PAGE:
Connecticut is known as "The Constitution State". The origin of this title is uncertain, but the nickname is assumed to be a reference to the Fundamental Orders of 1638–39 which represent the framework for the first formal government written by a representative body in Connecticut. Connecticut's government has operated under the direction of five separate documents in its history. The Connecticut Colony at Hartford was governed by the Fundamental Orders, and the Quinnipiac Colony at New Haven had its own Constitution in The Fundamental Agreement of the New Haven Colony which was signed on June 4, 1639.

The government of Virginia combines the executive, legislative and judicial branches of authority in the Commonwealth of Virginia. The current governor of Virginia is Glenn Youngkin. The State Capitol building in Richmond was designed by Thomas Jefferson, and the cornerstone was laid by Governor Patrick Henry in 1785. Virginia currently functions under the 1971 Constitution of Virginia. It is Virginia's seventh constitution. Under the Constitution, the government is composed of three branches: the legislative, the executive and the judicial.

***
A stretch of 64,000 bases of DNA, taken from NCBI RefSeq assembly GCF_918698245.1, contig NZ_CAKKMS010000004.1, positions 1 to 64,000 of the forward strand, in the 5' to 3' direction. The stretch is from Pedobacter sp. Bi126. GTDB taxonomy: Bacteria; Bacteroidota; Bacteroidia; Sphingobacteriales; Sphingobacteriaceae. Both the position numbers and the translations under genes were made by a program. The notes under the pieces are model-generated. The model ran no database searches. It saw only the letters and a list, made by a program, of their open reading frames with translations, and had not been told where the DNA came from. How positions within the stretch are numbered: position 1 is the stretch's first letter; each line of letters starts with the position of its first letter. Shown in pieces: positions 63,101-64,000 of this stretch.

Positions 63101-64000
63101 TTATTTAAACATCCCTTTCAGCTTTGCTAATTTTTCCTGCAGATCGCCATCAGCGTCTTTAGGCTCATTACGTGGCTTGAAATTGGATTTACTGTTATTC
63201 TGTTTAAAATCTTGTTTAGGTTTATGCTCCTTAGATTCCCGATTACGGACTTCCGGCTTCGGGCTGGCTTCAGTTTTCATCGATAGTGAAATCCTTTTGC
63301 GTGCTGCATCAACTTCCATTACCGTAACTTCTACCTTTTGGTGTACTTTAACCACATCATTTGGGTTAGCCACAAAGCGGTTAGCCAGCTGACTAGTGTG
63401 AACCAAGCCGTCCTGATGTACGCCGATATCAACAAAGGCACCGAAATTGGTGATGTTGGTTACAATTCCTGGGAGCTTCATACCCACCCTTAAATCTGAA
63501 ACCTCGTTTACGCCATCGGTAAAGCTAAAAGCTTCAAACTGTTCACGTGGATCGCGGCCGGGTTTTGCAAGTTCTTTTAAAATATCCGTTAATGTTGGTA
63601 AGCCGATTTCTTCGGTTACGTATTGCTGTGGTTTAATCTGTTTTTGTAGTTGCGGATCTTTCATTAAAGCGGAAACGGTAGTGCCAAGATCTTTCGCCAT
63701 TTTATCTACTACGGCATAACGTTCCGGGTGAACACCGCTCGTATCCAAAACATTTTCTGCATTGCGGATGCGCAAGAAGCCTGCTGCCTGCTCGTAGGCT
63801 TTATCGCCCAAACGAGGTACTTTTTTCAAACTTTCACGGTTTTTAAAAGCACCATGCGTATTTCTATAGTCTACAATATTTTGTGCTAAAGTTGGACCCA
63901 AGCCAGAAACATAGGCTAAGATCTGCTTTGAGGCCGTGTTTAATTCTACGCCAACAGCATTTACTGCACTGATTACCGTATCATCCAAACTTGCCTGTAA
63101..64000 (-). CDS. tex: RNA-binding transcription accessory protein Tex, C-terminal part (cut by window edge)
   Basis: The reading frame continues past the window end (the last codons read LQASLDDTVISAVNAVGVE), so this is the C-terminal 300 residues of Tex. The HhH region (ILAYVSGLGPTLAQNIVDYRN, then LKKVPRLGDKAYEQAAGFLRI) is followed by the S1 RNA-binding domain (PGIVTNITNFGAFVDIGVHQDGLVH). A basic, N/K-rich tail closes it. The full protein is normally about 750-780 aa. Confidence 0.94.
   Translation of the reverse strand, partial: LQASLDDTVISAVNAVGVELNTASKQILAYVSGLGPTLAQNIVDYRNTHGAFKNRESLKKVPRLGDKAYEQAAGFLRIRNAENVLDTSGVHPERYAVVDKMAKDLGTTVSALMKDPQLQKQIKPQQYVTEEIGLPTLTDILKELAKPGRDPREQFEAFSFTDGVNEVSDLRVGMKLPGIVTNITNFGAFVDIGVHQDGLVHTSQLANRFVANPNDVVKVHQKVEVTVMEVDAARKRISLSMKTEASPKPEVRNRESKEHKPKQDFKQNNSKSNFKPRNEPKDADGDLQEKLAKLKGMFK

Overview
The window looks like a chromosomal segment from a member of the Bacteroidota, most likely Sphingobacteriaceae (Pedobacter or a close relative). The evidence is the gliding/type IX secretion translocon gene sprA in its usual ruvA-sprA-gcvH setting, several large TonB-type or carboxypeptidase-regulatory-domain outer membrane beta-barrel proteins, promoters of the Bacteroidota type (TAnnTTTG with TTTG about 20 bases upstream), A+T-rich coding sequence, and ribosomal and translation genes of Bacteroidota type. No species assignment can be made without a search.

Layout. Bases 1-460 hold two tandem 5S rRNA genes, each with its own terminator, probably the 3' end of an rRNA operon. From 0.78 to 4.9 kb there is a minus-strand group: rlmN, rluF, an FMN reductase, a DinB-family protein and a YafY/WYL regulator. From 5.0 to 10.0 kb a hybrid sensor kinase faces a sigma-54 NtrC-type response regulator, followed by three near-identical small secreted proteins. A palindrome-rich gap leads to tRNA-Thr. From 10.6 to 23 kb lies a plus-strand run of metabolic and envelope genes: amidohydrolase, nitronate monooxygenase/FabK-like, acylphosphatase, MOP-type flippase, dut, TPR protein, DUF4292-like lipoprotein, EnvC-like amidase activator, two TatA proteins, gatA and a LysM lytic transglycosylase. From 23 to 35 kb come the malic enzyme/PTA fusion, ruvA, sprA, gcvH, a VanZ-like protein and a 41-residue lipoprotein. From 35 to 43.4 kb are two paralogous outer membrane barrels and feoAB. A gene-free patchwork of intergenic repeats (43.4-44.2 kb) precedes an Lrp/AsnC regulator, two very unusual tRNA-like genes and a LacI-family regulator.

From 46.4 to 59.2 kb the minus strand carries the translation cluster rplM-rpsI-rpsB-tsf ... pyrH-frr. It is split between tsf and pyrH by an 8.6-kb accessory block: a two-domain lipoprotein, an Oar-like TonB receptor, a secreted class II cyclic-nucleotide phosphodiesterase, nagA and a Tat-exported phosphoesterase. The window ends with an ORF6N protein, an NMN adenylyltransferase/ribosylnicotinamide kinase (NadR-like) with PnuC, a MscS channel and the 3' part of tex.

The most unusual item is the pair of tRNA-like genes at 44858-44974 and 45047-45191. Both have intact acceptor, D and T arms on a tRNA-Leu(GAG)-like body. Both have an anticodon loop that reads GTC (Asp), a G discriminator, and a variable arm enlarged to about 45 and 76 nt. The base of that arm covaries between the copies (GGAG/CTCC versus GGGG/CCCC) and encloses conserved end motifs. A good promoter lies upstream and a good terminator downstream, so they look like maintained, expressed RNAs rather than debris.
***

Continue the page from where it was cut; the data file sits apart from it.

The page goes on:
<span class="mw-page-title-main">Massachusetts Provincial Congress</span> Provisional government of Massachusetts

The Massachusetts Provincial Congress (1774–1780) was a provisional government created in the Province of Massachusetts Bay early in the American Revolution. Based on the terms of the colonial charter, it exercised de facto control over the rebellious portions of the province, and after the British withdrawal from Boston in March 1776, the entire province. When Massachusetts Bay declared its independence in 1776, the Congress continued to govern under this arrangement for several years. Increasing calls for constitutional change led to a failed proposal for a constitution produced by the Congress in 1778, and then a successful constitutional convention that produced a constitution for the state in 1780. The Provincial Congress came to an end with elections in October 1780.

<span class="mw-page-title-main">Massachusetts Charter</span>

The Massachusetts Charter of 1691 was a charter that formally established the Province of Massachusetts Bay. Issued by the government of William III and Mary II, the corulers of the Kingdom of England, the charter defined the government of the colony, whose lands were drawn from those previously belonging to the Massachusetts Bay Colony, Plymouth Colony, and portions of the Province of New York. The territorial claims embodied in the charter also encompassed all of present-day Maine, New Brunswick, and Nova Scotia.